The overall goal of any business case in the field of project management is to analyze and judge the financial issues of a proposed project. The document highlights economic considerations rather than something like technical or legal. That’s why a financial analysis should take the central role in the research.
The Financial Analysis section defines and assesses project cash inflows and outflows to evaluate the project against certain financial performance ratios, such as ROI, net cash flow, expense ratio, and so on. The section determines whether or not the proposed project brings about acceptable financial results.
The Financial Analysis section of your project business case should be developed under at least these considerations:
- Project investment cost
- Operating costs and revenues
- Cash-flow analysis
- Financial ROI
- Sources of financing
- A list of scenarios the project may follow
- Decisions regarding financial return to capital
- Financial sustainability assessment
A feasibility analysis aims to identify the potential issues and related resolution with respect to technical, legal, economic, regulatory and managerial aspects of a project under consideration. The analysis aims to verify whether or not the project design is feasible in terms of the constraints relevant to the company that performs the project.
Consider these tips when designing the Feasibility Analysis section of your template business case:
- Be sure that the project is authorized for research
- Carry out a demand analysis along with a needs assessment to make sure the project is needed
- Provide options analysis findings to tell why the project is better than other alternatives
- Provide a confirmation of available technology required for the project
- Report on the project’s relevance to the business environment
- Review project requirements regarding personnel, tools & equipment, quality, communications etc.
- Consider environmental aspects (if relevant)
Traditionally, a project risk analysis is focused on assessing probability that a proposed project will achieve a satisfactory performance level at any given point in time throughout the project lifecycle. In a project business case, the analysis of risks aims to make a prediction that the project will finish on time, under budget and as per specifications.
When designing the Risk Analysis chapter, include at least these suggested items:
- Sensitivity analysis
- Probability distribution for critical variables
- Distribution of the financial performance indicators affected by risks
- An assessment of acceptable levels of risks
- Suggestions regarding risk mitigation
The Recommendations section reports on the findings of the research, with specific follow-up action. It tells the reader what actions are suggested for implementation. Sometimes this section asks the reader to agree on or approve some form of action regarding the proposed project.
Follow these suggestions when writing the Recommendations section of your sample business case:
- Generate your recommendations after the research is done and you have all necessary data
- Keep your recommendations as clear and concise as possible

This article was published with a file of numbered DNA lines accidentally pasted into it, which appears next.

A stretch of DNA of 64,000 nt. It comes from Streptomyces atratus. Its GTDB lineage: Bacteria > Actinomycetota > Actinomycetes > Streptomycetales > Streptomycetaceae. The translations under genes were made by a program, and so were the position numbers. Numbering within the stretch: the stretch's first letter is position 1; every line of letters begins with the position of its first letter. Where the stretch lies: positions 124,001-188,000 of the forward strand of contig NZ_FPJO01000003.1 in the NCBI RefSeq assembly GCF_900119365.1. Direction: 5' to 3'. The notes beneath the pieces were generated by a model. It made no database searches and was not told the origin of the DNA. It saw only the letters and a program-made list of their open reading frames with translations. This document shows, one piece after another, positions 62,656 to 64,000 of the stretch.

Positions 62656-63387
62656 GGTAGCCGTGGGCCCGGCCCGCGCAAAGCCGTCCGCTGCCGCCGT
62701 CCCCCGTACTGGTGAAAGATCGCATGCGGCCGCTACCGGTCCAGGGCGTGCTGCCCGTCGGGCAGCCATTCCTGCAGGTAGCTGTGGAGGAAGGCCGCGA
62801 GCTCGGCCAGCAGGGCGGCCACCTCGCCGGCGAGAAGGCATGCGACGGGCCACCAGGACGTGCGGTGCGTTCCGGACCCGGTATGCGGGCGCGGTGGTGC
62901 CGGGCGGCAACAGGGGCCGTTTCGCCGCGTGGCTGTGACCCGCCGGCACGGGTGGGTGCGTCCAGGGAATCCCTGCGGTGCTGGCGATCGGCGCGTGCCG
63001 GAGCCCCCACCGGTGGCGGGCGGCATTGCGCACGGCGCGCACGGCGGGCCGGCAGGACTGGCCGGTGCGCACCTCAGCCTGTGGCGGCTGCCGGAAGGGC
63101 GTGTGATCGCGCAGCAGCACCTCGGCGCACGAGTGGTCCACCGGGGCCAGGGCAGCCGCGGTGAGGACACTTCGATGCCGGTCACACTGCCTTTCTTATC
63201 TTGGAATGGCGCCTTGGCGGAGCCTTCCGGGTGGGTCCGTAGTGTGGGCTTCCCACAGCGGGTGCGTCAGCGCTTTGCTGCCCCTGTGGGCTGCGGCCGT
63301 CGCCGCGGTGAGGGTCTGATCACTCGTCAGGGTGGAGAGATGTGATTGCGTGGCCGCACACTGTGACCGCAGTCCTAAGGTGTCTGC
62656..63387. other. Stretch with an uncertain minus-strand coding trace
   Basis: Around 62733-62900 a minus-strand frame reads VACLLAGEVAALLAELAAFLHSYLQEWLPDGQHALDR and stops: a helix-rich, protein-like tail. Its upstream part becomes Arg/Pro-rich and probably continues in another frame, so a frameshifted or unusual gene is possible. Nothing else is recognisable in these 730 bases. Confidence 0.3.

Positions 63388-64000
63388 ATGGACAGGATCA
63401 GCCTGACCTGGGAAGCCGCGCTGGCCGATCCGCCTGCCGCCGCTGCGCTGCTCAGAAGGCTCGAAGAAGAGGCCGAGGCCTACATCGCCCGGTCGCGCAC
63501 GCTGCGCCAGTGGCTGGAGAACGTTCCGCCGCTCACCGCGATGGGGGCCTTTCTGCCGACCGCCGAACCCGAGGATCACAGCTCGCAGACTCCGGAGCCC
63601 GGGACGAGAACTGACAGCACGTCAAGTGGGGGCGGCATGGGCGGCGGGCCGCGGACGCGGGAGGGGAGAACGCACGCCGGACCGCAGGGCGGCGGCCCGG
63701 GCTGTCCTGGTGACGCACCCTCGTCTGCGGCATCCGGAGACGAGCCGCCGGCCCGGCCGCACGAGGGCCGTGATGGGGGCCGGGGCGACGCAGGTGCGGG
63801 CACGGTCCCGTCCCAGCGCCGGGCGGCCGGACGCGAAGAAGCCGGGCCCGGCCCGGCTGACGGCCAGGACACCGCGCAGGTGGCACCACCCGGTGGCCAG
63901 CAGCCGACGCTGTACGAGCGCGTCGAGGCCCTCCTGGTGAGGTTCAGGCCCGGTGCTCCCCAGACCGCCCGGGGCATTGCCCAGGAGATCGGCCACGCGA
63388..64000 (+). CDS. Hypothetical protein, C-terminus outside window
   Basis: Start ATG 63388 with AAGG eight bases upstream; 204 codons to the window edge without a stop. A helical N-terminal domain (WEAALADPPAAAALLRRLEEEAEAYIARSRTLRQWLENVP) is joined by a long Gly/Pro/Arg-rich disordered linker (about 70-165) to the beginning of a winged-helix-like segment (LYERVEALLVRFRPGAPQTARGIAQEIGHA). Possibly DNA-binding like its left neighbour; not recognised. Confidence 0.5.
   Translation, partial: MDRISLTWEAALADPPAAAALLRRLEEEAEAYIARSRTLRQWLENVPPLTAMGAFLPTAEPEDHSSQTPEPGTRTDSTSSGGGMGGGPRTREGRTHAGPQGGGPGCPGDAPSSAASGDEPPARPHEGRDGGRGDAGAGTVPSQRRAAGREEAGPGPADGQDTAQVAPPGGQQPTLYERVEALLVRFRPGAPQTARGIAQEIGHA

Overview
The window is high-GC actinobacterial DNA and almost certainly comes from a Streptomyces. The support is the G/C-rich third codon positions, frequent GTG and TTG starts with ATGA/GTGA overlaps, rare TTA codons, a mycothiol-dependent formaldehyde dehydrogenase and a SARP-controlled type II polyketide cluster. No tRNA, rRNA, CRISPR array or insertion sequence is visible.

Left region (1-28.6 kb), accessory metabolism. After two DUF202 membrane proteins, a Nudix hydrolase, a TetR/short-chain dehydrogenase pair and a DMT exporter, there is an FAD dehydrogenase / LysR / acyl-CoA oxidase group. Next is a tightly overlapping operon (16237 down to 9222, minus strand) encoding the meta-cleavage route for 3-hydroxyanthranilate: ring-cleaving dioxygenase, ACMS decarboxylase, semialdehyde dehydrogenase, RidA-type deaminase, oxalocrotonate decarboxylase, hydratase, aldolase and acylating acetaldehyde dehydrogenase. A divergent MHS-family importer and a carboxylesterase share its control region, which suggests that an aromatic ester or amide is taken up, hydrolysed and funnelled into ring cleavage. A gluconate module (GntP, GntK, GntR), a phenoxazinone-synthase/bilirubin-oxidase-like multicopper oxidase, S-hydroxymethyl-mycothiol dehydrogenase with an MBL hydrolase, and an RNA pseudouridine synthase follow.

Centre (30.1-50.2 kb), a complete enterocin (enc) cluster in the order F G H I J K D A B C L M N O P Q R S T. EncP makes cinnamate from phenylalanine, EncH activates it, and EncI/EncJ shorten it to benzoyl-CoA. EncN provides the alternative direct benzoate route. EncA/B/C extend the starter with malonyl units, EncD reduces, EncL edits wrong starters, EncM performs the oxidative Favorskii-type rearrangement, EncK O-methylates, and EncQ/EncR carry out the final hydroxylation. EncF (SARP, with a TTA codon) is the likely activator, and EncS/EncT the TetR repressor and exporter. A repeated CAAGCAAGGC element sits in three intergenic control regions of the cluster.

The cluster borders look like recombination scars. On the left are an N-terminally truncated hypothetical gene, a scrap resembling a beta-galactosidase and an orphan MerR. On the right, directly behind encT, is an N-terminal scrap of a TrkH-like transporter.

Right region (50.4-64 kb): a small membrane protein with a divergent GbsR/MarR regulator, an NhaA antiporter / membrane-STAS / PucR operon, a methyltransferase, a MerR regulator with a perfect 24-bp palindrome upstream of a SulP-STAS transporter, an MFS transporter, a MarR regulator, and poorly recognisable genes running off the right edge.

- Focus on the benefits to be received from the project
- Consider expressing specific actions required of the reader
- But be sure your request is unambiguous regarding what it involves
The Glossary section presents an alphabetical list of terms and phrases used in the business case. It is a brief dictionary that helps readers understand the right meaning of one or another word or expression. Although Glossary is not necessary, it is a best practice of business case writing to include a detailed glossary list in the document.
Here’re some suggestions regarding developing the Glossary chapter of the business case document:
- Start developing the Glossary section after your template is done
- Record all unusual and document-specific terms you used in the template
- Be sure to define each term clearly, comprehensively and correctly
- Format the Glossary in accordance with your writing style
Supporting material that makes project research sound and reasonable is the necessary item in a business case. Appendices include information that has been referred to within the document. The Annexes section helps the reader gain better insight into the project.
When you create the Annexes section of your business case document, consider these suggestions:
- Separate and label each type of data within the appendices
- Never include materials that just make your business case template look more significant
- Use appropriate annexes to support your recommendations
- Arrange supporting material in a comprehensive order that relates to the body of your document
Writing and Presentation Suggestions
Follow these requirements when writing your business case:
- Select a document formatting style for your template (e.g. MLA, AAA, CSE, APA, etc.)
- Write in terse business manner
- Never use either descriptive prose or poem style
- Use short sentences, small words and tiny paragraphs
- Add sub-titles to make the material more readable and easy-to-understand
- Be consistent with heading styles
- Use bulleted lists to make the text more visually capturing and interesting
- Follow a selected design pattern throughout the entire document
Consider these suggestions when presenting your project business case to the audience:
- Prepare a speech about your report
- Be realistic but sound optimistic
- Prepare support materials (reports, graphs, tables, etc.) for the listeners
- Be gender-neutral
- Consider using specialized tools, equipment and computer software during the presentation
- Be ready to answer questions and settle your research findings.